As thousands of bicyclists challenge their bodies with the statewide bike ride starting this weekend, they’ll also be able to expand their brains and learn about Iowa’s distant past. Lynn Alex, at the state archaeologist’s office, says members of Team Archaeology will also be pedaling along the entire 472-mile ride, talking to other riders and folks in the dozens of communities about the amazing sites nearby.
"We’re telling them about archaeology and early history in Iowa," Alex says. "We’re passing out wrist bands that have our website on it. We’re having outreach exhibits in five different locations across the state during the week, generally, getting the word out about Iowa archaeology."
RAGBRAI, the Register’s Annual Great Bike Ride Across Iowa, begins on Sunday morning in the southwest Iowa city of Council Bluffs. Alex says there are some incredible historic sites in that area of the Loess Hills — and the hills themselves were created by glaciers tens of thousands of years ago.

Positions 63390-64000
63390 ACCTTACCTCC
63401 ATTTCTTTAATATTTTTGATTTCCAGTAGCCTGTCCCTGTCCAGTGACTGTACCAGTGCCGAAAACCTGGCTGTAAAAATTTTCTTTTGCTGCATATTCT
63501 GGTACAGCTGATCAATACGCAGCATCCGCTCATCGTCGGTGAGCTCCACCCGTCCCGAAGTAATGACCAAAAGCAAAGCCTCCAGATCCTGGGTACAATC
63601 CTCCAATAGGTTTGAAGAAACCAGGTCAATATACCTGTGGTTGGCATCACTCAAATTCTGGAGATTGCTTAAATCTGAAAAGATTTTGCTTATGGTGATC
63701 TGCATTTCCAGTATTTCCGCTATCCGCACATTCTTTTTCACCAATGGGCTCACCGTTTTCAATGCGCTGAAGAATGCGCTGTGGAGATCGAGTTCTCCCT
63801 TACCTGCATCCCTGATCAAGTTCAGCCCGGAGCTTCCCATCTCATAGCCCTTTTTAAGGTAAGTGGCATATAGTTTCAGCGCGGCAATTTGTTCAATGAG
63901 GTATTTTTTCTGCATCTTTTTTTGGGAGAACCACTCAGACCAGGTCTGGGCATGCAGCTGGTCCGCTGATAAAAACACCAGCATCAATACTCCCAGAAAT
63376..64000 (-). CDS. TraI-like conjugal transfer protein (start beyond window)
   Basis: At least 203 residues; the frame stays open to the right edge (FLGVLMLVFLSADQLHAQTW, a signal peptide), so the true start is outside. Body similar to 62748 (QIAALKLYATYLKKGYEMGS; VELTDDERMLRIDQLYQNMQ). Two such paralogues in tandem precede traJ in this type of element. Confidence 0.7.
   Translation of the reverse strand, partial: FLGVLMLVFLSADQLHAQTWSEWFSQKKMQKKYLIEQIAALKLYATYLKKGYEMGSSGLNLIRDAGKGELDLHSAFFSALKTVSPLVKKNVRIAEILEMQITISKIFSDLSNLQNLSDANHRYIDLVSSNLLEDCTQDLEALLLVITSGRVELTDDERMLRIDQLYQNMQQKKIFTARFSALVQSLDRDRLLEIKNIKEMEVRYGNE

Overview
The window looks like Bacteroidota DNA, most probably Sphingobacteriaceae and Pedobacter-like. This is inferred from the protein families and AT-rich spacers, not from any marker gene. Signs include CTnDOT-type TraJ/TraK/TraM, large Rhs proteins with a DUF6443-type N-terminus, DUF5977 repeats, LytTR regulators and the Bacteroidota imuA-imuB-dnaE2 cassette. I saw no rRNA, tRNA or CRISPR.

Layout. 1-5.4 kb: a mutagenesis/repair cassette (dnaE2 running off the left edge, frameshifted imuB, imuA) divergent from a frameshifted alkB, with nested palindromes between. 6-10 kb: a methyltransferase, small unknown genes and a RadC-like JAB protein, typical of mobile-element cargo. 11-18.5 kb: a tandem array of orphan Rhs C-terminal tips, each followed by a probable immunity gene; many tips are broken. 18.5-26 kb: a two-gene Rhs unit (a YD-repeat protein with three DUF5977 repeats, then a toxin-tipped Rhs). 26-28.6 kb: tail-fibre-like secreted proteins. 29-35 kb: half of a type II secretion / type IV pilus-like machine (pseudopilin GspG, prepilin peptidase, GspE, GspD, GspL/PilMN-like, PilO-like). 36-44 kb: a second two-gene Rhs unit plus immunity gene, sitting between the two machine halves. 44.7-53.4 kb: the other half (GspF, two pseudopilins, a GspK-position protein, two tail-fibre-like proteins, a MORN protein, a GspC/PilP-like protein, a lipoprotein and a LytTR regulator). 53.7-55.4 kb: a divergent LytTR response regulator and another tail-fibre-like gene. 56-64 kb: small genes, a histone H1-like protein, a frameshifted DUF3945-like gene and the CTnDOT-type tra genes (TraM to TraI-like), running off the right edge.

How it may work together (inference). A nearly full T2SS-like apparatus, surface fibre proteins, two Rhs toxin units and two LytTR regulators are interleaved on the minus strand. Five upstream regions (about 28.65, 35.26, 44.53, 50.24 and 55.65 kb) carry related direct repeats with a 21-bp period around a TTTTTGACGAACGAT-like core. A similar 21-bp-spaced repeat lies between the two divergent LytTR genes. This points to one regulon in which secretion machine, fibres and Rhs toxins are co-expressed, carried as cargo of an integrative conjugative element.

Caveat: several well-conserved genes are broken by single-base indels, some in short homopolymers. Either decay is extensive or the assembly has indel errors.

"One of the things we’ll be telling people about are some 900-year-old earth lodge village sites that Native American people created," Alex says. "There are over 300 examples of those sites, particularly in Mills County, Iowa." In addition to the team of archaeologists riding on RAGBRAI, she says she and several other staff members will be setting up exhibits in about a half-dozen of the communities where the 15-thousand bikers will be overnighting.
"We’re going to have a collection of very early Native American artifacts that were discovered in the 1960s," Alex says. "More recently, Dr. Matt Hill at Iowa State University, has taken a look at this collection and identified them as Ice Age artifacts and that is a pretty exciting discovery for Iowa." Some of those items, like stone tools, were found in Warren County and may be 11-thousand years old. Bones and teeth of mammoths and mastodons have been found in all 99 Iowa counties.
Outreach exhibits will be set up in Henderson, Milo, Moravia, Packwood and at the end of the ride next weekend in Burlington. For more information, visit www.iowaarchaeology.org .